Reasons why China will be a superpower (pt 20345)


by Sunny
4th August, 2008 at 12:50 am    

Angela Saini points out that:

Physics World has reported that physics in China is booming. Chinese scientists now publish more papers than the UK and Germany. In fact, at the current rate, by 2012 it will be churning out more physics articles than the entire number of science articles published by US researchers.

Werner Marx, an information scientist from the Max Planck Institute in Germany, said, “Usually scientific development in nations does not show such a strong acceleration as we have seen in China, so it will be interesting to see how it responds and develops in the future.”

Well, it won’t take a rocket scientist to figure out what the impact of that strong acceleration will be. By the way, Angela is a friend and a new blogger, writing mostly about science. Go check out her blog.


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Filed in: China,Current affairs,Environmentalism,Science






10 Comments below   |  

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  1. Ravi Naik — on 4th August, 2008 at 1:26 am  

    Chinese scientists now publish more papers than the UK and Germany.

    Publishing papers is rather easy – it is far more difficult getting your papers accepted in prestigious academic journals. And then, in China there is this.

  2. Harry — on 4th August, 2008 at 5:11 am  

    Ravi is quite right. It’s easy to produce low impact work. Doing something innovative is much harder. It would be useful to know what the top journals in Physics are and how many scientists from China have published in them.

  3. MaidMarian — on 4th August, 2008 at 8:21 am  

    Leaving aside for one moment the (legitimate) questions about quality the interesting point is that these things are actually being published widely.

    A sign of ‘opening’ perhaps?

  4. Cabalamat — on 4th August, 2008 at 11:15 am  

    While no doubt a large proportion of Chinese research is not very good, it’s a corrolary to Sturgeon’s Law that the 10% of stuff that’s good also requires the 90% that isn’t. I expect Chinese science will continue to grow both in quantity and quality.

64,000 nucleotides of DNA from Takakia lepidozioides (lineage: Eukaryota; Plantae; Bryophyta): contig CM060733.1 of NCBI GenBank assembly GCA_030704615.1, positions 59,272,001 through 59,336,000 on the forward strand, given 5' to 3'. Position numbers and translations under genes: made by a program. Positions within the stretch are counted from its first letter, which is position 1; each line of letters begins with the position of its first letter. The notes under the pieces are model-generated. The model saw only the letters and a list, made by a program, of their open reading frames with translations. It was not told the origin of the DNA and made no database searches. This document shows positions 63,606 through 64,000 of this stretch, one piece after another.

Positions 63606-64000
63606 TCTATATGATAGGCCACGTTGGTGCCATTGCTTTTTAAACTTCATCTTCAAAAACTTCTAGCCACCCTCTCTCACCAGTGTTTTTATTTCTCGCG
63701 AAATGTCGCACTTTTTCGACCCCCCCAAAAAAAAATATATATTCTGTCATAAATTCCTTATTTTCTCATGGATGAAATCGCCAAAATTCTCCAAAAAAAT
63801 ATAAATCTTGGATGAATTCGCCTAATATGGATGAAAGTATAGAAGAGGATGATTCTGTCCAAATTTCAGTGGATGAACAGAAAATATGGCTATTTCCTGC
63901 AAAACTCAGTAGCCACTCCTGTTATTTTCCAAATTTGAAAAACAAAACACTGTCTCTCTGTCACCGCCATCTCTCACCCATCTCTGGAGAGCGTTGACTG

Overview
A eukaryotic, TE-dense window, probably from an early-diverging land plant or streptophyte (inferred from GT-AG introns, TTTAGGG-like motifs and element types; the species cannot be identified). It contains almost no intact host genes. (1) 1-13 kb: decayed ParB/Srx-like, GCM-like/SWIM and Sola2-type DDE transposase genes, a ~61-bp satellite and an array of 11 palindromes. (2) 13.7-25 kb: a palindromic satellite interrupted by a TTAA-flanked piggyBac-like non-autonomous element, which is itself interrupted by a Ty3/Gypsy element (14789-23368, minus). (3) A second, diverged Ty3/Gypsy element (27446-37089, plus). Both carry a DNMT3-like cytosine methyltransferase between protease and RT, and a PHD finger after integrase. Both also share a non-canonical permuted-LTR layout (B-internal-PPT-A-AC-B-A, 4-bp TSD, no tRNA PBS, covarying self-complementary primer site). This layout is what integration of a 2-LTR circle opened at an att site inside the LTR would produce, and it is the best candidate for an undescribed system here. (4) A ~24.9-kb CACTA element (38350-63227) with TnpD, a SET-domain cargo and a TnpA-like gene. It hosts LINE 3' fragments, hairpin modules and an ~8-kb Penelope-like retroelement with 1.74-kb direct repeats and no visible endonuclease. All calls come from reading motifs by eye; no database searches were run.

This isn’t in itself a problem. The problem is that at the same time British science teaching is declining. I’m not sure Britain is going to be able to remain competitive in the 21st century.

  5. Angela Saini — on 4th August, 2008 at 12:09 pm  

    Thanks for the link Sunny!

    Yes, you are right that the quality of many of the papers is questionable. In fact I think the Physics World article directly addresses that problem.

    That said, the phenomenal rise over the last couple of years does suggest that a lot of Chinese science research is brand new (perhaps as a result of fresh spending at the turn of the millennium) so it’ll take time to reach the same standards as the more established universities and institutes in the rest of the world.

    Add the fact that many Chinese scientists are being trained overseas and then returning to China, and I can see quality research in the country really booming a few decades from now.

  6. stinkingsadhu — on 4th August, 2008 at 10:40 pm  

    That’s not all. China’s also likely to be the first for quantum computers.

  7. unsure — on 5th August, 2008 at 4:49 am  

    China’s also likely to be the first for quantum computers.

    Really? I doubt that very much. The amount of R&D into this from Western (read U.S.) companies suggests otherwise – firstly it’s a lot of dosh, secondly it acts as a lure: if you were a Chinese quantum physicist, given the option of a fat paycheck and greater freedom, where would you rather work? I know only one Chinese scientific postgrad student who’s gone back to China and over 20 who’ve managed to stay here or moved to the U.S.

  8. cjcjc — on 5th August, 2008 at 10:20 am  

    I was about to make the same point.
    They graduate and move to the US.

  9. kELvi — on 5th August, 2008 at 11:33 pm  

    Theoretical physics requires big money to support, and also requires heckuva a lot of freedom. If the Indian government does not let TIFR, Indian Inst. of Astrophysics, MatScience and a few other institutions wither on the vine, China has an excellent opportunity to forge ahead. Generating raw talent isn’t hte problem, nurturing it through the explosive phase of a scientist’s life – the 20s – is crucial. Right now faculty positions for theoretical physics in the US are hard to come by and v. well qualified tenure track candidates are being pushed out of the system. China could make a push for it if it were able to attract some of these people. Would they? good question.

  10. Muhamad — on 9th August, 2008 at 8:56 pm  

    According to a friend, Mao’s party treats scientists somewhat differently than plain citizens. I’m unsure as to how differently, so, who knows, maybe.

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